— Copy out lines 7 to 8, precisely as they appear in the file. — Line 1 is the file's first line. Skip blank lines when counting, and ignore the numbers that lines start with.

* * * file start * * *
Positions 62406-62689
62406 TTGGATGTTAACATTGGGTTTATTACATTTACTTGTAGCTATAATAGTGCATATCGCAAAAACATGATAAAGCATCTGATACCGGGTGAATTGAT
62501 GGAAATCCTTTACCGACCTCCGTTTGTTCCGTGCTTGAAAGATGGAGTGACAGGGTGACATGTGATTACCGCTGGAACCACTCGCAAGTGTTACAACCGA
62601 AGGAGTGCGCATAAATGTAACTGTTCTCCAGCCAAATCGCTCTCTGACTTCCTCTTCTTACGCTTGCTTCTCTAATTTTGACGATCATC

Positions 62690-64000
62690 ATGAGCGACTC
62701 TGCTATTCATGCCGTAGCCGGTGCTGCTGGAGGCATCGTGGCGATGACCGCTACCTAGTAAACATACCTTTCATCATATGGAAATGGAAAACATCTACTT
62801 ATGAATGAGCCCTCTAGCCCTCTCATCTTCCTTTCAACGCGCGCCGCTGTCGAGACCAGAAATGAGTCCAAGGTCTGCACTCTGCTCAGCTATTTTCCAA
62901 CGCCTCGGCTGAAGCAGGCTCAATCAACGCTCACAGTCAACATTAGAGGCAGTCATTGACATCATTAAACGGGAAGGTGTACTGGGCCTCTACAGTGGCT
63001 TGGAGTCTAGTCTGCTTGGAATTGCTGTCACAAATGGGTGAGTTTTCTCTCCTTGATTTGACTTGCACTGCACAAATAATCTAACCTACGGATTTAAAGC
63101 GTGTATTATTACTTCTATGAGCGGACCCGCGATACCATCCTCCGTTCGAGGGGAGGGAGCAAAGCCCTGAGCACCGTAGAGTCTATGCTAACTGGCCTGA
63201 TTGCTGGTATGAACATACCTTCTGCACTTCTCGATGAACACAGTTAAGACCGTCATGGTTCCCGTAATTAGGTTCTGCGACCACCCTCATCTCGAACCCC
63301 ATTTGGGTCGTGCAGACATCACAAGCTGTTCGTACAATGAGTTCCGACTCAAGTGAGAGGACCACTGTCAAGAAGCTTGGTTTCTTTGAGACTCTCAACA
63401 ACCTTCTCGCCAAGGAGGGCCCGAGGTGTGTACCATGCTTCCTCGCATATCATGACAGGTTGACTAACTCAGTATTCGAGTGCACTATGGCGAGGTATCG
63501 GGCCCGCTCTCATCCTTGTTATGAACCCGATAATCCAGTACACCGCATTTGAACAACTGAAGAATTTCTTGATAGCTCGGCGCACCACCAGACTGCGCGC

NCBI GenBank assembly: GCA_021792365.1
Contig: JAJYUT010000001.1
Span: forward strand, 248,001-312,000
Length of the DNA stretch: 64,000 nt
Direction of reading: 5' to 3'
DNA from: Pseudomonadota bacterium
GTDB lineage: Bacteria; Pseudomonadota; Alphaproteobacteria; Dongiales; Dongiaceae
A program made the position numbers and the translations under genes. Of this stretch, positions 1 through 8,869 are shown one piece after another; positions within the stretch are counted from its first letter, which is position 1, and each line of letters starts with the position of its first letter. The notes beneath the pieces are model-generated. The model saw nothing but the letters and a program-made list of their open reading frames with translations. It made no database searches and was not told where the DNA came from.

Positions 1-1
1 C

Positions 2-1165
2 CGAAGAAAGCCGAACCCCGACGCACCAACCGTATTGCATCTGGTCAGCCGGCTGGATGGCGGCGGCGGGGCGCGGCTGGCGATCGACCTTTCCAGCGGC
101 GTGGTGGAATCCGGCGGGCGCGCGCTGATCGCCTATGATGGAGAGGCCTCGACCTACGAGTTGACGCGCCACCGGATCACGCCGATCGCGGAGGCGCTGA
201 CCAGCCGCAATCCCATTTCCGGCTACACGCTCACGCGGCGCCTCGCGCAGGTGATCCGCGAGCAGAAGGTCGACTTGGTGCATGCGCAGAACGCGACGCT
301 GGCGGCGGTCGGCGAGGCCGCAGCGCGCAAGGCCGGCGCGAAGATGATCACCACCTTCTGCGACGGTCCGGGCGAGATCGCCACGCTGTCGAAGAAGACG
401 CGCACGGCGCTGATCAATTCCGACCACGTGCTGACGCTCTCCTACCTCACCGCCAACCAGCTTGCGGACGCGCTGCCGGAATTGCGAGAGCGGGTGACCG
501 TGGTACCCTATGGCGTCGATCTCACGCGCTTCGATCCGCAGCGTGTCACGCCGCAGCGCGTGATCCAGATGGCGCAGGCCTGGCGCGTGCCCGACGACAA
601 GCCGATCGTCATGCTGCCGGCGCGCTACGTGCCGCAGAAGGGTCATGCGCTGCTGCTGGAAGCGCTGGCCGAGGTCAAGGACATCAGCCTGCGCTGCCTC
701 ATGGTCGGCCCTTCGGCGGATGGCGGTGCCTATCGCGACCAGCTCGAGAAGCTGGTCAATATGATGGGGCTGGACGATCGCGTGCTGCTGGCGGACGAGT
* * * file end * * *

62701 TGCTATTCATGCCGTAGCCGGTGCTGCTGGAGGCATCGTGGCGATGACCGCTACCTAGTAAACATACCTTTCATCATATGGAAATGGAAAACATCTACTT
62801 ATGAATGAGCCCTCTAGCCCTCTCATCTTCCTTTCAACGCGCGCCGCTGTCGAGACCAGAAATGAGTCCAAGGTCTGCACTCTGCTCAGCTATTTTCCAA